Clemson students Alexis Anthony, left, and Mary Vargo stand on a pathway, surrounded by flowers, in Claude Monet's gardens in France.

Alexis Anthony, left, and Mary Vargo in Claude Monet’s garden.
Image Credit: Courtesy photo

As a self-taught horticulturalist with a master’s eye for light, Claude Monet arranged his gardens as he wished to paint them. For five weeks this summer, two Clemson students spent their days in those same gardens, planting flowers as Monet would have planted them.

In Monet’s time (1840-1926), his gardens in Giverny, France, gave inspiration to various scenes that would later be enshrined in the great museums of the world. Today, gardeners work to preserve the intertwined legacies of those paintings and gardens. Seniors Mary Vargo and Alexis Anthony feel fortunate to have been a part of that effort as summer interns.

The students – both horticulture majors – entered the gardens at 7 a.m. and worked until 2:30 p.m from Monday through Friday for the five weeks they were in France. They “deadheaded” and replaced the spring flowerbeds with summer flowerbeds, while learning new techniques and philosophies and gaining valuable field experience.

As part of their work, they explained the history of Monet’s house and gardens to visitors. But to fully communicate those ideas, they had to understand how Monet’s gardens and his paintings interacted. They assisted the gardeners in their efforts to reproduce, in physical form, the look of the gardens as they would have looked in the artist’s time.

“It was pretty neat to see the worlds of art and plants converge,” Vargo said.

“The planting (in the gardens) is based on spacing, flower shape, flower size, how tall they are going to be,” Anthony said. “So learning about the different methods Monet used to choose plants – that’s a huge thing. You can look at gardens in other places, and you can see that the heights don’t match up and that there’s not really fluidity in the garden. The gardeners were able to explain why they planted so closely or so far away.”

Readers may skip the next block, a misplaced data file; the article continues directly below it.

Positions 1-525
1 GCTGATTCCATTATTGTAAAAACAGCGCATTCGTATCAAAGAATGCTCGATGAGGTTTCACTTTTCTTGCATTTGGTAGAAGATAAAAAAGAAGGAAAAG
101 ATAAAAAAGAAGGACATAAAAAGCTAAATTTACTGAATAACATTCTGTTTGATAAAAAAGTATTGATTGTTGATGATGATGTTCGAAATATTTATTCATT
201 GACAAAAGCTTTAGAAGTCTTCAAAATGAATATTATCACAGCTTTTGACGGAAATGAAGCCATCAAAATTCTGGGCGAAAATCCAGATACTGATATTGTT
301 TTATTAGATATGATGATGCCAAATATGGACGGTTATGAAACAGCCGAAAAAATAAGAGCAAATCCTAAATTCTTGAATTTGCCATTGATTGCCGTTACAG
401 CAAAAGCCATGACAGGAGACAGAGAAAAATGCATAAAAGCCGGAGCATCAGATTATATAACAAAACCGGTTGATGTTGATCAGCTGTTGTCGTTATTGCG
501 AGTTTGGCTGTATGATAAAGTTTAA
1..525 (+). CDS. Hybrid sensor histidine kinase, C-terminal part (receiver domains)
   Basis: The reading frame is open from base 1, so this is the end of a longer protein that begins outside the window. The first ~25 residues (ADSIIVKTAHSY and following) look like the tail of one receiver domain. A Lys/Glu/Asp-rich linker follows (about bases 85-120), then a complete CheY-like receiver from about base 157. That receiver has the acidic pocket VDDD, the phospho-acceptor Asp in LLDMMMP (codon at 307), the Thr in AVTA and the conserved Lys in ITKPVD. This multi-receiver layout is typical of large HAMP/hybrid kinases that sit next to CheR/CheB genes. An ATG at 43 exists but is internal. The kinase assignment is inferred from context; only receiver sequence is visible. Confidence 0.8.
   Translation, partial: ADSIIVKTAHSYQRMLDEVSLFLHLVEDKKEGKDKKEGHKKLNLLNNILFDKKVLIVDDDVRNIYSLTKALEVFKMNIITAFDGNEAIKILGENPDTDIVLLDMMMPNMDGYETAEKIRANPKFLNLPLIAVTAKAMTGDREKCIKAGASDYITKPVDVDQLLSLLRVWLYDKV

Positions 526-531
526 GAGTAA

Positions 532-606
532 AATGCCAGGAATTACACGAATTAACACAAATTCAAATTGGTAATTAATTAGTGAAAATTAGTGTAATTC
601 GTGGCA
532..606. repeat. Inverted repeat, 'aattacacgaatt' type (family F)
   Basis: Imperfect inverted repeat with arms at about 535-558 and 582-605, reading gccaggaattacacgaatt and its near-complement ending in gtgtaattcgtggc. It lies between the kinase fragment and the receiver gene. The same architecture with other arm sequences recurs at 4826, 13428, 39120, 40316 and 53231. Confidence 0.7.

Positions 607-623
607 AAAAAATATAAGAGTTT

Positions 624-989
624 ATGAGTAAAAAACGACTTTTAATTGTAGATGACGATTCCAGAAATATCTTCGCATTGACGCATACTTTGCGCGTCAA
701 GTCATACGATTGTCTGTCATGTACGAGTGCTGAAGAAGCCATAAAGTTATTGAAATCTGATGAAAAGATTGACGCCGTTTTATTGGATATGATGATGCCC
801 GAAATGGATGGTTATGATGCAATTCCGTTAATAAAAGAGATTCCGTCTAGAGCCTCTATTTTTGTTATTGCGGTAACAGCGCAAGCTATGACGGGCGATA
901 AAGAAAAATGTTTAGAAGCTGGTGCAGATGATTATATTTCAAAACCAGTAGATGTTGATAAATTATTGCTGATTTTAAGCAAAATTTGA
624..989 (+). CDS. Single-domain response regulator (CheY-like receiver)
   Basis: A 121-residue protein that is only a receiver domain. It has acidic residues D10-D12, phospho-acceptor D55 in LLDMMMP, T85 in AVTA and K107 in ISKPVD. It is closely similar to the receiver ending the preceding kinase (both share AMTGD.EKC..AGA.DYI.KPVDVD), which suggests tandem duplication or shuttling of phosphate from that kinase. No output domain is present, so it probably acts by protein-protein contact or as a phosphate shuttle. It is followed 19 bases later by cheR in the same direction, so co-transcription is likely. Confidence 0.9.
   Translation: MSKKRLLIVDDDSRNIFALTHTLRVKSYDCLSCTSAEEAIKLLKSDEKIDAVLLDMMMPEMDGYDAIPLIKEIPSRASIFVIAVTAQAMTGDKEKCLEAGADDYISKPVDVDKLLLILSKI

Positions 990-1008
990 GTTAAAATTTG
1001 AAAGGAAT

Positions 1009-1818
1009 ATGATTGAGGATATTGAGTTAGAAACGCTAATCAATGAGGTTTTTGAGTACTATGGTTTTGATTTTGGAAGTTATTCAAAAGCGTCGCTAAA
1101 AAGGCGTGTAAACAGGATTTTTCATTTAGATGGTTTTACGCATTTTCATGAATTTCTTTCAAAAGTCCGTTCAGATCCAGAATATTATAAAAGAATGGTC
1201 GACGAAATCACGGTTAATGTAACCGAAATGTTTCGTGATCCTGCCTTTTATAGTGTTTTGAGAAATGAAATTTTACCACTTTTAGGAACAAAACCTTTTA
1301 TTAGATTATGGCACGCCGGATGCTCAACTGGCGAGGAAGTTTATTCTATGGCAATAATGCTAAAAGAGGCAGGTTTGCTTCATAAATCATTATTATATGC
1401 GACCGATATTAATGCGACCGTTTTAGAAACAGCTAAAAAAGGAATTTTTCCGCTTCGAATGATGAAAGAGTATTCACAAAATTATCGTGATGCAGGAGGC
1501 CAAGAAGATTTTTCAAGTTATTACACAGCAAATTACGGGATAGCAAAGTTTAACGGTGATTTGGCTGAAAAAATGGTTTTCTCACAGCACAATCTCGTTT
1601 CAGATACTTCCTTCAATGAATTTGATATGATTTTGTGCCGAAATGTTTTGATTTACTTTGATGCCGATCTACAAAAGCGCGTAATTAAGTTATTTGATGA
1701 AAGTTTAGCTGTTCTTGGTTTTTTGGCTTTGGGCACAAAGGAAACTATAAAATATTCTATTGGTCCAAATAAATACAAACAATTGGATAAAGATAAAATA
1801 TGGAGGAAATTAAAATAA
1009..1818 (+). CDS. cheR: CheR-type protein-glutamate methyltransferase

Claude Monet's house in Giverny, France.

Claude Monet’s house in Giverny, France.

Vargo and Anthony helped explain those techniques to the public.

“Getting to watch people understand the method was really spectacular,” Anthony said. “It clicks in their mind that, oh wow, this is not just some kind of crazy garden full of flowers that are planted randomly.”

During their time in Giverny, a village on the bank of the River Seine, Vargo and Anthony lived in a house owned by the Claude Monet Foundation. The house wasn’t far from the gardens, and the students could bike into the nearby town of Vernon to buy groceries.

Paris was close, and they were able to take day trips into the capital to take in the art and architecture. They even viewed Monet’s paintings in person for the first time. When they weren’t traveling they often sat by the Seine, dodging the geese and basking in the warmth.

“The Seine was amazing,” Vargo said. “It was just a bike ride away, and we’d be right there.”

For Vargo, Giverny was a dream location. As an admirer of the famed Impressionist painter, she kept copies of his paintings in her house. She felt that she understood his obsession with light and color, and admired his ability as a self-taught horticulturalist. A conversation with her adviser, environmental landscape specialist Ellen Vincent, introduced her to the internship opportunity. With Vincent’s recommendation, Vargo applied. Anthony, who was looking for an adventure that also would help her professional development, soon followed suit.

Clemson horticulture student Mary Vargo sits in a boat on a pond covered in water lilies in Claude Monet's gardens.

Mary Vargo works in a pond on Monet’s property.
Image Credit: Courtesy photo

The Claude Monet Foundation accepted both Vargo and Anthony, so they loaded up their bags, set their expectations and departed for France. By the time they packed their bags to leave France, the students had accumulated more than a vast amount of professional experience. They had acquired an appreciation for a formerly foreign culture.

And Vargo had discovered a new source of motivation. “One of those things you don’t have a class on is how to have a passion for this,” she said. “You can get pretty bogged down with schoolwork and coursework, but I think it just refreshed my horticultural passion and drive. This is what I want to do.”

The future, it seems, isn’t quite as intimidating as it could be.

“I think, more than anything, it’s reassuring that I can do this, that I have a competitive edge over people with this internship,” Vargo said. “This is the top of the game.”